DLT is a decentralised electronic ledger system that allows to keep record, share and synchronise transactions among the independent computing devices commonly known as nodes, each participant node of the network updates itself independently.
“Blockchain” is now a buzzword in the financial industry which is one type of DLT, the popular cryptocurrencies like Bitcoin, Ether, Ripple, Litecoin and so on use the blockchain platform. Blockchain allows users to transfer value cutting the middleman efficiently, reliably and promptly. According to a recent industry, 67% of central banks experimented with blockchain in 2017.
Banks can use blockchain for clearing and settlements, payments, trade finance and syndicated loan to significantly reduce the cost and to increase efficiency.
- Artificial intelligence (AI)
Although AI has been around for over 60 years, it has got mass attention recently. AI, in some cases, can perform smarter and better than human, financial service sector is now using AI for compliance, quick transaction processing, mitigating human error, automation etc.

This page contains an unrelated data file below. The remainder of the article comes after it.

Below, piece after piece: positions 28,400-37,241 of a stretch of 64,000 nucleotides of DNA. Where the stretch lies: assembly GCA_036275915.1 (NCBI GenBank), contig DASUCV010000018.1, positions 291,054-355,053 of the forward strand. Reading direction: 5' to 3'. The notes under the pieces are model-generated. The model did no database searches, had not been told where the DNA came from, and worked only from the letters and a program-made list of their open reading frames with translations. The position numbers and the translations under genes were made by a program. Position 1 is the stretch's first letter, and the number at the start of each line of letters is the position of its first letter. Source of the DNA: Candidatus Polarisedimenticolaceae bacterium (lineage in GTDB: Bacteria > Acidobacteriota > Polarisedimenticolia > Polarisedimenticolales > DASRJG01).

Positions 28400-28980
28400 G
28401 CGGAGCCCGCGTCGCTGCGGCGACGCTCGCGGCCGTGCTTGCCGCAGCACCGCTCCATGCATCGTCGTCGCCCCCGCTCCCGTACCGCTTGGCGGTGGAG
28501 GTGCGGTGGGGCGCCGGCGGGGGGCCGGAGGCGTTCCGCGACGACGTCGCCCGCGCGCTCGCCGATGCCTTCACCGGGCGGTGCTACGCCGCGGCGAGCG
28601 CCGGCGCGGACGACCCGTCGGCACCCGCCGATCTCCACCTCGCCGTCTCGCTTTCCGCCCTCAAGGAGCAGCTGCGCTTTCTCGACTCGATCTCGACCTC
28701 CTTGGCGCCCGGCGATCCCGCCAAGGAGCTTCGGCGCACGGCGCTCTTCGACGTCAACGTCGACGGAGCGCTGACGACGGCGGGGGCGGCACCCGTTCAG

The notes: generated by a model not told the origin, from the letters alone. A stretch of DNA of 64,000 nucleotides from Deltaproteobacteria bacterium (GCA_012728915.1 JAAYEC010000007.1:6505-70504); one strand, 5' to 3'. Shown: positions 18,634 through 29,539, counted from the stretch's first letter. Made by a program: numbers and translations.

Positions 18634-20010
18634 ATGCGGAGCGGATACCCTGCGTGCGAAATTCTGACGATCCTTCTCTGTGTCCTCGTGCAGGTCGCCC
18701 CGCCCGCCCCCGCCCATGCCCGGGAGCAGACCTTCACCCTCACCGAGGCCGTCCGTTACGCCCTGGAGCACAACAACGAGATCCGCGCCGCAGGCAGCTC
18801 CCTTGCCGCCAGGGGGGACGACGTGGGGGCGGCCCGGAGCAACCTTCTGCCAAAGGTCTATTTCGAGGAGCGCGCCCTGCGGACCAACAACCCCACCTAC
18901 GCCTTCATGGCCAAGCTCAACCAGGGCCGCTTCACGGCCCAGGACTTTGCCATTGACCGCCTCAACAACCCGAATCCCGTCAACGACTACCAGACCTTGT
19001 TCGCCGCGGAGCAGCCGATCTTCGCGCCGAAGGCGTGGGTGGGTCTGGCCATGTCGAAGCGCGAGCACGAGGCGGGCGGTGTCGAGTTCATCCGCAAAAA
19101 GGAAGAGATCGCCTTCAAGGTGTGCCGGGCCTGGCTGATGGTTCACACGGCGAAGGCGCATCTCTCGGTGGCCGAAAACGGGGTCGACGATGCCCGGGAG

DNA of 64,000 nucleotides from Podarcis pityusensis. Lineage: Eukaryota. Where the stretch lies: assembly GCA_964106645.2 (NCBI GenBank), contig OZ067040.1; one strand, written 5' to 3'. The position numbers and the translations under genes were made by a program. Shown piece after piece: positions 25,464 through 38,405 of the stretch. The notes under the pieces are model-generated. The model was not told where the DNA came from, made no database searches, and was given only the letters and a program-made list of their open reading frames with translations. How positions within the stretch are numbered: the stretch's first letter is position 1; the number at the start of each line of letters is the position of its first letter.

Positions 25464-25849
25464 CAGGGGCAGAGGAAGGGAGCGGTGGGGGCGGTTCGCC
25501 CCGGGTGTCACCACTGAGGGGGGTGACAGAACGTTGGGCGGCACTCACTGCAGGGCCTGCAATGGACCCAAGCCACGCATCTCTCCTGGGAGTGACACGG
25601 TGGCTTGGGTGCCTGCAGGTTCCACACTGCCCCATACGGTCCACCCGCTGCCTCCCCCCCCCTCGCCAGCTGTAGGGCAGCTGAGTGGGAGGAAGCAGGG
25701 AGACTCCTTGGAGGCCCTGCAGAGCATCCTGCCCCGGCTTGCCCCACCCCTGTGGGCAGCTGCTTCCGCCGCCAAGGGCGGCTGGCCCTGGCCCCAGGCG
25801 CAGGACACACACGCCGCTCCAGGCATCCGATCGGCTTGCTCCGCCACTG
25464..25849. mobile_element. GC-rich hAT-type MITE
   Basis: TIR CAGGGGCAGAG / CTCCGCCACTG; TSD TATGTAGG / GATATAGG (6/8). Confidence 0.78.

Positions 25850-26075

The two revolutionary developments in AI for financial service industry are: a) robo-advisor, an algorithm-based AI tool for automated financial advice that can analyse market data to automatically manage trading portfolio; and b) chatbot, this tool can interact with customers almost like human customer service agent answering customers’ queries, suggesting better products or services etc.
HSBC has developed an AI-based chatbot for customer service, for example. A UK based fintech start-up, Revolut, also uses chatbot for customer service. Other example include OCBC Bank in Singapore, Eastern Bank Limited (EBL) in Bangladesh, Bank of Montreal (BMO) in Canada, and Banpro in Nicaragua, among many others.
- e-KYC and identity
Through the digitalisation of identity checking process banks can make their know your customer (KYC) process easier and better. Blockchain can play a vital role in storing and keeping records of identity. Many well-established financial institutions rely solely on the e-KYC process, collecting and verifying customer identity through their mobile app. Voice and facial recognition to verify customers are becoming a new norm in digital banking.